News and Opinion from Sisters, Oregon

Conflict on our commons

In the early years of our country, there was a plot of ground in Boston set aside for the “common use” of all citizens — now a lovely park called the Boston Commons. Citizens brought cows and sheep to graze; others planted crops. But in time a conflict arose as the land became oversubscribed. Who gets to use it? Who makes the rules? What are the common values and mechanisms for governing our commons?

There are two large commons in Sisters – our sky and our forests. There are competing interests for the use of each. Local businesses need to advertise to survive and thus keep lights on at night to attract customers. An overabundance of light can impede the observance of stars and planets at night – a decrement in the quality of the night sky for everyone.

There are competing interests for the use of our forests – hiking, riding, camping, and fishing. These activities are appropriately regulated by the National Forest Service to preserve and maintain nature as a commons available to all. Gun-lovers also wish to use our forest as a place for target practice (Jim Cornelius: “Shooting is a major forest recreation activity,” The Nugget, February 12).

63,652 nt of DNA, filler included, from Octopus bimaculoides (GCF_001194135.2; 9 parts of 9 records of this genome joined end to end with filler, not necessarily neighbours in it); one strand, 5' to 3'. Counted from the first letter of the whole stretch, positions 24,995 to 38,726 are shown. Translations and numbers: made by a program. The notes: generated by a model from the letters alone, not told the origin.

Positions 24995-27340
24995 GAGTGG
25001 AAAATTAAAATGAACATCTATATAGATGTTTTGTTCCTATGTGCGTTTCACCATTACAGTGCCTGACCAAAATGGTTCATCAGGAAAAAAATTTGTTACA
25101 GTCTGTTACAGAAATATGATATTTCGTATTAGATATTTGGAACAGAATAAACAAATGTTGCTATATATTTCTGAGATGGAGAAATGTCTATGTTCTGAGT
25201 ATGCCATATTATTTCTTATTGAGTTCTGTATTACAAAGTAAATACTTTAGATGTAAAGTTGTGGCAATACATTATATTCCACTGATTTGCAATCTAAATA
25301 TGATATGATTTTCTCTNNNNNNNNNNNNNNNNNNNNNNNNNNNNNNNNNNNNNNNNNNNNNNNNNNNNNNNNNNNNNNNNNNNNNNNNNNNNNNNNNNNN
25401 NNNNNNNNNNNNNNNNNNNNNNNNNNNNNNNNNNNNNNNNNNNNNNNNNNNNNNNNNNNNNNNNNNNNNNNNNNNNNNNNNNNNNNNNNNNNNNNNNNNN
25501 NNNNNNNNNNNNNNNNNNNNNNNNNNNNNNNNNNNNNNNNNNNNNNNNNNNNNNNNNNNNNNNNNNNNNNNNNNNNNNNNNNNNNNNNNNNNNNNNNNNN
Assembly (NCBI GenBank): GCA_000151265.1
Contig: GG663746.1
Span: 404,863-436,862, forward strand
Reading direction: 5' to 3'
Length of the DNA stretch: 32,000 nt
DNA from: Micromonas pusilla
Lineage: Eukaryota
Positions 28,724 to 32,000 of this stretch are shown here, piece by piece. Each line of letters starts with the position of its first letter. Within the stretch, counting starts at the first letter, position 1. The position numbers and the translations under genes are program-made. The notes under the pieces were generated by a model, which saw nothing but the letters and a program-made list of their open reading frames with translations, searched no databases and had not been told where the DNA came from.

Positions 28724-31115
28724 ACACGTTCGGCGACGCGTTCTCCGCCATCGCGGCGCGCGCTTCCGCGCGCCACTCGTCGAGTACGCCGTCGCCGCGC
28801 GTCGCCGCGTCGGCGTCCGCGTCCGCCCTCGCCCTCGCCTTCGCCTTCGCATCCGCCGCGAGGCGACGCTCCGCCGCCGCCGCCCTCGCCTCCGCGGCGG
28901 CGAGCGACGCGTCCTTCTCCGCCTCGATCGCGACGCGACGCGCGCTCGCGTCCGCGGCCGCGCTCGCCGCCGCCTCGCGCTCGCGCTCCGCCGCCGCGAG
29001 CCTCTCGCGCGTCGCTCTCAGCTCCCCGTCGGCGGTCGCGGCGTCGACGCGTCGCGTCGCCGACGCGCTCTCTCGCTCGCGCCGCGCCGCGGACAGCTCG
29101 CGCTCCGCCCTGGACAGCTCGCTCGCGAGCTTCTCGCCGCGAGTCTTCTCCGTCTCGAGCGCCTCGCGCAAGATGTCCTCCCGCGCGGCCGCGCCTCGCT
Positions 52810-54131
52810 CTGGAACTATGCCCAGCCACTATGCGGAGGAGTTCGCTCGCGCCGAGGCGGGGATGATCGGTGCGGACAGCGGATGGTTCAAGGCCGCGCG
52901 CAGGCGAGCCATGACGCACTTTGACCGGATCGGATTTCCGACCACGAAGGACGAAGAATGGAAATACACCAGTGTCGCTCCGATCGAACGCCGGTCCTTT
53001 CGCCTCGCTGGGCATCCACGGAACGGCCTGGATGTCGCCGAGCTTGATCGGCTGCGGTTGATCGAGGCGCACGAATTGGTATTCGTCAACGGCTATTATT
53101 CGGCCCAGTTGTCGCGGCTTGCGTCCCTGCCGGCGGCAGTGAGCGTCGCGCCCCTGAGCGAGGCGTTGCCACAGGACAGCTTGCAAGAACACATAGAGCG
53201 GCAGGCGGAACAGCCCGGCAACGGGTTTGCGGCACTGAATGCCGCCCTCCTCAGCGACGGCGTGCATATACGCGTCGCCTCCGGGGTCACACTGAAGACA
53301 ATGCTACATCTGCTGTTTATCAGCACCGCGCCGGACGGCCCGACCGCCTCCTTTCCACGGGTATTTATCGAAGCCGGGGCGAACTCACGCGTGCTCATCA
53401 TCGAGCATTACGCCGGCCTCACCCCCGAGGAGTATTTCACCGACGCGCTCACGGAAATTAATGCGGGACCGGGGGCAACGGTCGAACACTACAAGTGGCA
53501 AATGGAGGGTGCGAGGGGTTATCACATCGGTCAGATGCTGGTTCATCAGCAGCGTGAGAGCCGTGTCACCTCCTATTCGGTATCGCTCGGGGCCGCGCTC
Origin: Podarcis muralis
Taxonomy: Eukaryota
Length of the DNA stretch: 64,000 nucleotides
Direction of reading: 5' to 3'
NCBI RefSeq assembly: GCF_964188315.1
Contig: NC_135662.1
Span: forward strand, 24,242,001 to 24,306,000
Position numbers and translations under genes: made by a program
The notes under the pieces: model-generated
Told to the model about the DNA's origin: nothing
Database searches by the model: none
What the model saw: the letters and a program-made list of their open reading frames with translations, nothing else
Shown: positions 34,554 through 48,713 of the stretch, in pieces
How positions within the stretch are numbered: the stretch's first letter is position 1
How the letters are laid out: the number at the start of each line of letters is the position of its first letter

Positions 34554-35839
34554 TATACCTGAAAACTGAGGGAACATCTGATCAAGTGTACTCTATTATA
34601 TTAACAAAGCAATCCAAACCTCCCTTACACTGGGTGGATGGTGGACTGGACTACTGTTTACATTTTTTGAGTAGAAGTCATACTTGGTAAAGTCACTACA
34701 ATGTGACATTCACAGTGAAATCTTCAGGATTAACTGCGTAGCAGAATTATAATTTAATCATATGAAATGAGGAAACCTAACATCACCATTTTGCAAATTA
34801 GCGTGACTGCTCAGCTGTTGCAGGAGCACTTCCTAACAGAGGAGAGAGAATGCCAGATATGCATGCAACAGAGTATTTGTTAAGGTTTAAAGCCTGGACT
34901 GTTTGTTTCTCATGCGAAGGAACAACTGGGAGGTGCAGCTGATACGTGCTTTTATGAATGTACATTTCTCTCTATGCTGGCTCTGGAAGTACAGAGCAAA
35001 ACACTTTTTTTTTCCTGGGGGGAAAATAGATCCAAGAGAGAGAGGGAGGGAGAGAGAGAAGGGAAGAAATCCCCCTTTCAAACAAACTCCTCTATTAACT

An overabundance of gunfire — particularly rapid-fire weapons — disrupts the peaceful tranquility most citizens cherish in our forest. As USFS does not seem to accept responsibility for shooting guns on their forest lands, concerns of safety, noise pollution, and lead toxicity remain unaddressed. Washington state has a nonprofit group (Trash No Lands) that at least takes responsibility for cleaning up shooting sites. Bend and Redmond have indoor shooting ranges.

The “tragedy of the commons” has been a focus of concern in American history. Often it is stated as a conflict of private interest versus public good. The use of night lights — is it a right of businesses or an infringement on the pubic commons of the sky? Target-shooting in the forest — is it a right of gun owners or an infringement on the public commons of nature? Who decides?


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